Six Words Of Wisdom From Angela Ruggiero
NANJING, China -- Angela Ruggiero understands the definition of pioneer. As one of the first women to play ice hockey in the Olympic Winter Games, she has experienced what it is like to pave the way and be an ambassador for her sport. Naturally, Ruggiero was eager to speak to the U.S. Youth Olympic Women’s Rugby Team on the eve of the debut of women’s rugby at the Youth Olympic or Olympic Games.
In her role as Vice-Chair of the International Olympic Committee Athletes’ Commission, Ruggiero is on the ground at the Nanjing 2014 Youth Olympic Games to encourage athletes to participate in the Culture and Education Program, as well as represent the voice of the athletes on the IOC.
|Angela Ruggiero meets with the 2014 U.S. Youth Olympic Women's Rugby Team over lunch in the athlete village on Aug. 16, 2014 in Nanjing, China.|
The four-time Olympic ice hockey medalist served as a guest speaker at the rugby team’s jersey ceremony Saturday, but first she sat down for lunch with the 12-member U.S. team, where she told the Youth Olympians about her experience as an Olympian, answered questions and provided advice.
“It was very inspiring to get to meet Angela, to talk to her about her Olympic experiences and her career as a woman in a team sport,” said rugby player Tess Feury. “That was really cool. She was really helpful in helping us start to mentally prepare for our matches and giving us advice on how to compete in this high-intensity environment.”
Here are six of Ruggiero’s finest words of wisdom:
1. “Approach every game like there’s a scout in the stands and you’re trying to make the Olympic Team.” This piece of advice came from Ruggiero’s father and it struck a chord with some of the rugby athletes the most. Feury said: “No matter what game you have, what practice, pretend there’s an Olympic scout in the crowd and you’re trying to win gold right there. That’s what she told us to do so we’re all going to take that to training.”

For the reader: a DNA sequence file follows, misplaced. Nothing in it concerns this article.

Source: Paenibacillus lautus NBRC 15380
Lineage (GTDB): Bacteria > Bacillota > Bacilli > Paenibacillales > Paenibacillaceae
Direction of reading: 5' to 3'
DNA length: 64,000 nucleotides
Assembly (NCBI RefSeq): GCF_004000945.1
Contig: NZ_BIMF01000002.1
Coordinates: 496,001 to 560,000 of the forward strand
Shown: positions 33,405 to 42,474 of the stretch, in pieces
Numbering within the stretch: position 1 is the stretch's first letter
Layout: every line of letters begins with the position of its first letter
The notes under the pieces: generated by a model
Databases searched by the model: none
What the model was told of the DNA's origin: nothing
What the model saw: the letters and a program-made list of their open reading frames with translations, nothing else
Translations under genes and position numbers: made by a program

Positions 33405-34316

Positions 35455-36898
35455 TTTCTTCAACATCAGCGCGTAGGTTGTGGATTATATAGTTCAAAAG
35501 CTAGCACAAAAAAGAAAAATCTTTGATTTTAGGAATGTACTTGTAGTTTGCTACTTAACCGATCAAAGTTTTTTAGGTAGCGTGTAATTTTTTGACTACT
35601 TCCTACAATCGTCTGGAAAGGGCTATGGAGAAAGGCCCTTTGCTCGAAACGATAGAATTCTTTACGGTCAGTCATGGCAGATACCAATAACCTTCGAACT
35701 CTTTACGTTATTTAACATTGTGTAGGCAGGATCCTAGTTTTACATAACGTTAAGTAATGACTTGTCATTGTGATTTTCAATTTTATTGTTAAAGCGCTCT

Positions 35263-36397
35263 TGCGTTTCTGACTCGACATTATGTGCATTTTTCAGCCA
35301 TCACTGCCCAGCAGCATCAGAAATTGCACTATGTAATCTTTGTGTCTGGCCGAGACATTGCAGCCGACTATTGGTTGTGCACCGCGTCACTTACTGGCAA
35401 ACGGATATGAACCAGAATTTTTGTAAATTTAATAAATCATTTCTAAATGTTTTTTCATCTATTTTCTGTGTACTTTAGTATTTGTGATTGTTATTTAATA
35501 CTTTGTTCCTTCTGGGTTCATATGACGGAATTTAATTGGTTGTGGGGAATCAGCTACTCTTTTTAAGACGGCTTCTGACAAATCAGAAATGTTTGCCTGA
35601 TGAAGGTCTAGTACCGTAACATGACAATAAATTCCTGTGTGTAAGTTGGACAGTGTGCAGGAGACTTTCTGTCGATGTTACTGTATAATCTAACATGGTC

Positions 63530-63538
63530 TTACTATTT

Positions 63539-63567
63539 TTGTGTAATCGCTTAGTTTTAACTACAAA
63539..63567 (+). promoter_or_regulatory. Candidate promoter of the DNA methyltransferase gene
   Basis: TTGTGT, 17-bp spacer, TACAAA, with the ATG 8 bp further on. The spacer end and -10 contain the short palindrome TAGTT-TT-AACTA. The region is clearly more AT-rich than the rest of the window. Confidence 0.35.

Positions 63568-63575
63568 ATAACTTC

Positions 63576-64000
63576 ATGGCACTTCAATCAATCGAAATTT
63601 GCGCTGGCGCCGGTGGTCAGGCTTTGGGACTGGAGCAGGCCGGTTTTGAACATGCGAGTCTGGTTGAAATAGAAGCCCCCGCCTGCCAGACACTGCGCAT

2. “Have you ever played bubble hockey? I love this imagery of having something that shields you from the rest of the world. In bubble hockey, it’s the bubble — you can kind of see the crowd, you can see what’s going on, you can hear the crowd but it’s muffled. You know things are going on around you, but what are you focused on? The game — right now, the present moment. Don’t play for Rio in two years; don’t play for tomorrow. Play for today.”
3. “Rugby sevens is 14 minutes, it’s a short game. Every moment is going to count for you guys. Everything that you do and everything your teammates do is going to affect one another. Be as focused as you can and do whatever head games you need to do to be focused.”
4. “At the most elite level, the biggest difference isn’t the body — it’s the mind. It’s who can use their body by utilizing what’s going on upstairs.”
5. “Play as a team. You can’t do it alone; rely on your teammates. Talk to each other out on the field, recognize what’s going on. You’re going to need each other for different reasons. Draw strength from that. If you get through the next few days and you rely on each other and you’re successful, you guys will know each other for the rest of your lives because you’ll have shared such a special moment and such a unique experience that you’ll never forget. So make sure you believe in yourselves first.”
6. "Having women’s hockey in the Olympics changed everything for our sport. That's something you have to consider. You're pioneers. You're setting the stage for future. It's a really cool thing to know you're an ambassador. Back home, they’ll know about rugby even before Rio because of you. You're an inspiration. I know you don't want the pressure, but you should never forget you're an ambassador.”